The chapters of The Mindsets Factor are laid out in terms of "Problem Areas" with each chapter addressing a different task that cross-cultural peacemakers must cope with. The first question that should be addressed is, "what does ethnic culture have to do with this conflict". However, Fisher warns readers to carefully examine what it is about a given culture that forms those people's particular point of view. Meticulousness is essential, as oftentimes these concerns are only superficially addressed and third parties never get to why conflicts are occurring. The key concept introduced in Chapter One is "ethos", or the relationship between culture and personality, along with the notion that ethos is intimately connected to how people perceive conflict.
The second "problem area" addressed in this work is entitled, "Sorting Out Ethnic Identities and Calculating Their Strength". With this chapter, Fisher shifts his focus to consider ethnicity in terms of what people are to be included in certain ethnic groups and "by what rules of loyalty" (37). The principle offered here is that the voracity with which individuals and groups identify with an ethnicity will be reflected in the intensity with which people engage in conflict, thus revealing how much their involvement is related to their ethnicity. The majority of this chapter provides general theories on the factors that affect the strength of group identity such as language, ethics and religion, history, and the culture's own provisions for preserving identity.
Chapter Three discusses the issue of intransigence in ethnic conflict, or refusal to compromise. Such obstacles present serious challenges to mediators and negotiators as the reasons behind intransigence are often tied to mindsets, which are tied closely to people's identities and are extremely difficult to alter. Fisher notes that the trick for dealing with these obstacles "is to anticipate intransigence, understand its sources and dynamics for the ethnic group in question, judge its firmness or malleability, and adapt one's strategy accordingly" (56).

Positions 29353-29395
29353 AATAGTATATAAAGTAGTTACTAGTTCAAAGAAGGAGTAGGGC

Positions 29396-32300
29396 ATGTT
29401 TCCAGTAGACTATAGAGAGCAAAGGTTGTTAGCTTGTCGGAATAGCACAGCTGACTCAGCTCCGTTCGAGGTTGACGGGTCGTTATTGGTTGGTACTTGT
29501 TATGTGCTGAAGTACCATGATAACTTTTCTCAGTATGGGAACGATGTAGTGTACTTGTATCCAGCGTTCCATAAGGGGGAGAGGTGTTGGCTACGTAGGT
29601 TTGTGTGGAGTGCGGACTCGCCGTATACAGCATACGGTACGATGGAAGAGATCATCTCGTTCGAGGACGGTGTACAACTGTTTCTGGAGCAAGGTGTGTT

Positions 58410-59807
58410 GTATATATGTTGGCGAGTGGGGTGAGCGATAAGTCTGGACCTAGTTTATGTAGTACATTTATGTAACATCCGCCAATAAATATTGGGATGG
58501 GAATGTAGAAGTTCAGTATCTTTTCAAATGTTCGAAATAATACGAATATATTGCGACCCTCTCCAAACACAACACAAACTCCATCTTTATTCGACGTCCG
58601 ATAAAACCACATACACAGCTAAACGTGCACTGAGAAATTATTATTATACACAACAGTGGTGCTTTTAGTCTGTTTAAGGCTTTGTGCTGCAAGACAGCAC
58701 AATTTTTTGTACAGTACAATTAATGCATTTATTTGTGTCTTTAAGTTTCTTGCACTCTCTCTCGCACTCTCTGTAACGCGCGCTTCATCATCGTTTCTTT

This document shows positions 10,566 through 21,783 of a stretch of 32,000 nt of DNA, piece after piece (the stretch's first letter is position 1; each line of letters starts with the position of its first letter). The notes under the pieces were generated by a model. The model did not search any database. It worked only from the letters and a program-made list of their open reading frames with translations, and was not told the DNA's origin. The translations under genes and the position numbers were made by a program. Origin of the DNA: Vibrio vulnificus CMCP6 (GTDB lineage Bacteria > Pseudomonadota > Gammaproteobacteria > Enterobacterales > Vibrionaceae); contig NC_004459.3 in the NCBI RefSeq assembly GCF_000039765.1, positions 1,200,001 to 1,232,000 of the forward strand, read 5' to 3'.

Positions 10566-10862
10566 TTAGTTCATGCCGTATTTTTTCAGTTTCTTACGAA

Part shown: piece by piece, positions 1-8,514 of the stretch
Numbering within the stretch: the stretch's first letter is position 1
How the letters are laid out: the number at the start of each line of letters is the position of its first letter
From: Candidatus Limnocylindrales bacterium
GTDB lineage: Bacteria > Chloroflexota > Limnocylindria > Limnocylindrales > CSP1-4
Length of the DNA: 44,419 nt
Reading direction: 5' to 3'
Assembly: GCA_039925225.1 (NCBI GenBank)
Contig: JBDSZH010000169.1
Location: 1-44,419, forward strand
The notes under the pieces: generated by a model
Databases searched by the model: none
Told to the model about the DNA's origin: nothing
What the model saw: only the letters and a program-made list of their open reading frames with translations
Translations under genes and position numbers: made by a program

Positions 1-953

Chapter Four considers the tension between conflict remedies developed by outsiders and how people on the inside of a conflict will respond to their implementation. Mindsets will affect the success of conflict management strategies designed and implemented by those thinking within the framework of the international community. Fisher explains some of the assumptions that are projected by broader-thinking, Western-style peacemakers. The scope and/or scale of people's "social universe" is of key importance in these cases, as the concerns of ethnic groups are often far more narrow and focused then the broad, encompassing concerns of people in the international peacemaking community.